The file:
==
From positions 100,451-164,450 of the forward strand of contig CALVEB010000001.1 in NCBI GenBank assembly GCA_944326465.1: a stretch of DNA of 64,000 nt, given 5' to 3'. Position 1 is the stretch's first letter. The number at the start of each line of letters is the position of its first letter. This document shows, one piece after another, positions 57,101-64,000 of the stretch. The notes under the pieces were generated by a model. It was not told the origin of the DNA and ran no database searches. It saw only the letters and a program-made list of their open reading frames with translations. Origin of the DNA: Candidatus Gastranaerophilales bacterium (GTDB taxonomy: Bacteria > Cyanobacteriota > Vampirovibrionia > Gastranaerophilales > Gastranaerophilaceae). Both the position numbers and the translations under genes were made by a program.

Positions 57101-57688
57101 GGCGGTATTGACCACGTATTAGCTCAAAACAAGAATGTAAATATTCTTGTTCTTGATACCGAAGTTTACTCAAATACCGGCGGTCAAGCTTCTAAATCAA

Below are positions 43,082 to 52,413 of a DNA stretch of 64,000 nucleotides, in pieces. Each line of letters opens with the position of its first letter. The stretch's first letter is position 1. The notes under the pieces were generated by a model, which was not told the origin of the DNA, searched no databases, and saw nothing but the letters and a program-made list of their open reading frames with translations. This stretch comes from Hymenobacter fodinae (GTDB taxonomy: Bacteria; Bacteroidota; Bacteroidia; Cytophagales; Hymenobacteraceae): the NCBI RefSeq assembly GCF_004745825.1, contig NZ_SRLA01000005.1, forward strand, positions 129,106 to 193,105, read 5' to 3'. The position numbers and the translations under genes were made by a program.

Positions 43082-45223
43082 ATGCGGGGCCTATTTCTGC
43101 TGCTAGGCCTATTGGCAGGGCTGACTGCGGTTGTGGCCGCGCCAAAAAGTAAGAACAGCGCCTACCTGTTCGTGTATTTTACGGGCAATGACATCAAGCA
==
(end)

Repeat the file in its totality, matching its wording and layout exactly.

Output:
From positions 100,451-164,450 of the forward strand of contig CALVEB010000001.1 in NCBI GenBank assembly GCA_944326465.1: a stretch of DNA of 64,000 nt, given 5' to 3'. Position 1 is the stretch's first letter. The number at the start of each line of letters is the position of its first letter. This document shows, one piece after another, positions 57,101-64,000 of the stretch. The notes under the pieces were generated by a model. It was not told the origin of the DNA and ran no database searches. It saw only the letters and a program-made list of their open reading frames with translations. Origin of the DNA: Candidatus Gastranaerophilales bacterium (GTDB taxonomy: Bacteria > Cyanobacteriota > Vampirovibrionia > Gastranaerophilales > Gastranaerophilaceae). Both the position numbers and the translations under genes were made by a program.

Positions 57101-57688
57101 GGCGGTATTGACCACGTATTAGCTCAAAACAAGAATGTAAATATTCTTGTTCTTGATACCGAAGTTTACTCAAATACCGGCGGTCAAGCTTCTAAATCAA

Below are positions 43,082 to 52,413 of a DNA stretch of 64,000 nucleotides, in pieces. Each line of letters opens with the position of its first letter. The stretch's first letter is position 1. The notes under the pieces were generated by a model, which was not told the origin of the DNA, searched no databases, and saw nothing but the letters and a program-made list of their open reading frames with translations. This stretch comes from Hymenobacter fodinae (GTDB taxonomy: Bacteria; Bacteroidota; Bacteroidia; Cytophagales; Hymenobacteraceae): the NCBI RefSeq assembly GCF_004745825.1, contig NZ_SRLA01000005.1, forward strand, positions 129,106 to 193,105, read 5' to 3'. The position numbers and the translations under genes were made by a program.

Positions 43082-45223
43082 ATGCGGGGCCTATTTCTGC
43101 TGCTAGGCCTATTGGCAGGGCTGACTGCGGTTGTGGCCGCGCCAAAAAGTAAGAACAGCGCCTACCTGTTCGTGTATTTTACGGGCAATGACATCAAGCA